Conflicted about Taylor Swift’s new ‘Reputation’

“Reputation” was released Nov. 10.

“I’m sorry, the old Taylor can’t come to the phone right now. Why? Oh, ’cause she’s dead.” But can she please come back?

The old Taylor Swift had upbeat music, and even if it was trashing an ex, it still kept a very cheerful tone, like “We Are Never Ever Getting Back Together” and “I Knew You Were Trouble.” Swift’s style in her new album “Reputation,” which was released Nov. 10, completely changes to EDM-like pop. But, the new music style is extremely catchy, so we will definitely be hearing it on the radio for the next few months.

Within 24 hours, “Reputation” sold 700,000 copies in the U.S. As of this week, Ed Sheeran’s “÷” was the most sold album of 2017, with 909,000 copies sold. But “Reputation” is expected to sell even more. “Reputation” is not available on streaming websites, like Spotify and Apple Music, and some of the songs can’t be bought as singles, so listening to it is a $13.99 investment on iTunes.

“I’m sorry, the old Taylor can’t come to the phone right now. Why? Oh, ’cause she’s dead.” But can she please come back?

Part of the album’s success can be attributed to Taylor Swift’s genius marketing strategies. For more than a year, there have been speculations about when the album would be released. Swift is constantly in the media for her numerous relationships and ongoing beefs with other artists, like Kanye West and Katy Perry. Her social media made small hints about the album that many tried to decode. She was so secretive about her album that people got excited about the tiniest bits of information.

Her entire life seems to be a marketing scheme, between her “squad” of models, singers and other celebrities and a trail of famous exes. She makes her relationships visible so that, when her albums come out, people do a little sleuthing and know exactly who each song is about.

Even the repetition of the word “reputation” throughout the album shows her focus. While no song is titled “reputation,” it comes up in multiple songs, including “End Game” and “Delicate.” “Reputation” seems almost forced with lyrics about romantic interest’s and Swift’s “big reputations,” as if that is important in their relationship. And maybe it’s true, because it’s what helps keep her in the public eye. It’s clear that Swift really wants to rub in that she is changing her reputation from the red-lipped, wide-eyed innocent person she used to be, into a darker version of herself.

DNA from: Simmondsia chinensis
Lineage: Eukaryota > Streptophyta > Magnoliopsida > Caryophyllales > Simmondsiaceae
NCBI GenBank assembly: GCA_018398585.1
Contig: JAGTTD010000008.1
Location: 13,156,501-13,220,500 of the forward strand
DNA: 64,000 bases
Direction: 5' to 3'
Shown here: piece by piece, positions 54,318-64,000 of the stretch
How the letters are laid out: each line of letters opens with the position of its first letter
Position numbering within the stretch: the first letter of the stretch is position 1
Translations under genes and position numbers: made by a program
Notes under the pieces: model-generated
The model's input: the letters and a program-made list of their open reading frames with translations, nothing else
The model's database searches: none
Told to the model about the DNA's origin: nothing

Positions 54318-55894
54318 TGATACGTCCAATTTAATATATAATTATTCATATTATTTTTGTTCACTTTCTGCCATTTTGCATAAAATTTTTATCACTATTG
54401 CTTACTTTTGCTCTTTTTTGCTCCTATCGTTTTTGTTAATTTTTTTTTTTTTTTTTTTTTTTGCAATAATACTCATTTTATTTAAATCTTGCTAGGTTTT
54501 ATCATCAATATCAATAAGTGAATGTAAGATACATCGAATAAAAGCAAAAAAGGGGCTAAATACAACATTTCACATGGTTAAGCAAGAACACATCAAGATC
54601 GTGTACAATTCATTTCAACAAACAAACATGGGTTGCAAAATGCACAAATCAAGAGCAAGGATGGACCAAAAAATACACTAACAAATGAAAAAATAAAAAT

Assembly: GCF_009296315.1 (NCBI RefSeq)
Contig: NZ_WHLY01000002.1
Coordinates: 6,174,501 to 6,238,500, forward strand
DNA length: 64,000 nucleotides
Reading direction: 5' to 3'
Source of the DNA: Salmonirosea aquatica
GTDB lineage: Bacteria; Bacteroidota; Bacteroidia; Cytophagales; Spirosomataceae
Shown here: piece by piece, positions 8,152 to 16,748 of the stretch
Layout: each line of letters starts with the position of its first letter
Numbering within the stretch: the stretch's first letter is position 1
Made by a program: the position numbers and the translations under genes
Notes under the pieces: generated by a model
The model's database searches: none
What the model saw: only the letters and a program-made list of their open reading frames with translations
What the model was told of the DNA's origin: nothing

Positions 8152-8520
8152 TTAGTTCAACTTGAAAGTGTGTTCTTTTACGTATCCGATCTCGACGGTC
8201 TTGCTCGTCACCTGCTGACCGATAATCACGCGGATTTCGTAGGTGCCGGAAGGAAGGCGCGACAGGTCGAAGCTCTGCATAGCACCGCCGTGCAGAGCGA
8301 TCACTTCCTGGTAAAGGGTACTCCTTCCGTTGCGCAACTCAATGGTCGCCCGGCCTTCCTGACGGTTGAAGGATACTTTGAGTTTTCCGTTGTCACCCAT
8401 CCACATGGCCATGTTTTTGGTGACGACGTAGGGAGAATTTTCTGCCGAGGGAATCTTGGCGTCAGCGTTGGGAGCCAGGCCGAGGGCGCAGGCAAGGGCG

The beats in Swift’s new album may be different from her past songs, but they will be stuck in my head all week. Honestly, I won’t mind, however, the lyrics are another story. A lot of music nowadays has terrible lyrics, which is why we often avoid listening carefully enough, but this is not what is typically expected of Swift. Lyrics like “You’re so gorgeous, I can’t say anything to your face ’cause look at your face” and “Cause I don’t want you like a best friend. Only bought this dress so you could take it off,” are a letdown compared to the depth and storytelling in Swift’s old music.

Worse than the shallow lyrics are the catty lyrics. Yes, Swift has always liked to write about the bad things that her exes have done, and that’s fine, but in “Reputation,” she really let the claws out. I have often enjoyed and even related to her old songs, but “Reputation” gets too petty. In “This Is Why We Can’t Have Nice Things,” which is thought to be about Kanye West, Swift says, “‘Cause forgiveness is a nice thing to do,” then laughs and adds “I can’t even say it with a straight face.” I’m sorry, but are we back in middle school here?

Then there’s the hypocrisy in “Look What You Made Me Do,” which talks about how the media and haters have impacted her. What happened to shaking it off? Swift turns herself into a victim and tries to benefit from media coverage by creating more drama. It’s time to move on. Instead of fixating on the bad things that people have done to her, she should focus on her accomplishments, with this album expected to be the most-sold album in 2017.

The lyrics may be shallow at times, but the album isn’t entirely bad. The music has started to grow on me, and will probably become a part of my workout playlist. Also, buried among the EDM pop music are signs of the old Swift, like the song “New Year’s Day” and “Call it What You Want,” with signs of more country-pop in them. The album has a lot of variety from country-pop to EDM pop, which allows for a wider audience. Whether it is because the album is good or because people are just obsessed with Swift, this album is here to stay, so all we can do is embrace it.


  • After reading such a thorough review, I’m not sure that I can buy Taylor Swift’s new album, I rather shake it off!

  • great review Jackie. I agree the songs that are blowing up lack the lyrical talent I do believe she has. I like call it what you want though. I think there is an arc from track 1 to the end but I was struck by how childish LWYMMD was and it being so far removed from the actual incident. seems like a diss track you release two months after the kanye blowout. In the literal years it took for her to develop this album I would have expected her to move on. but drama sells. LWYMMD was slightly redeemed by the outward sarcasm of the music video. I think this new era is all about mocking how the media portrays her but at the same time trying to keep her fan base. its odd

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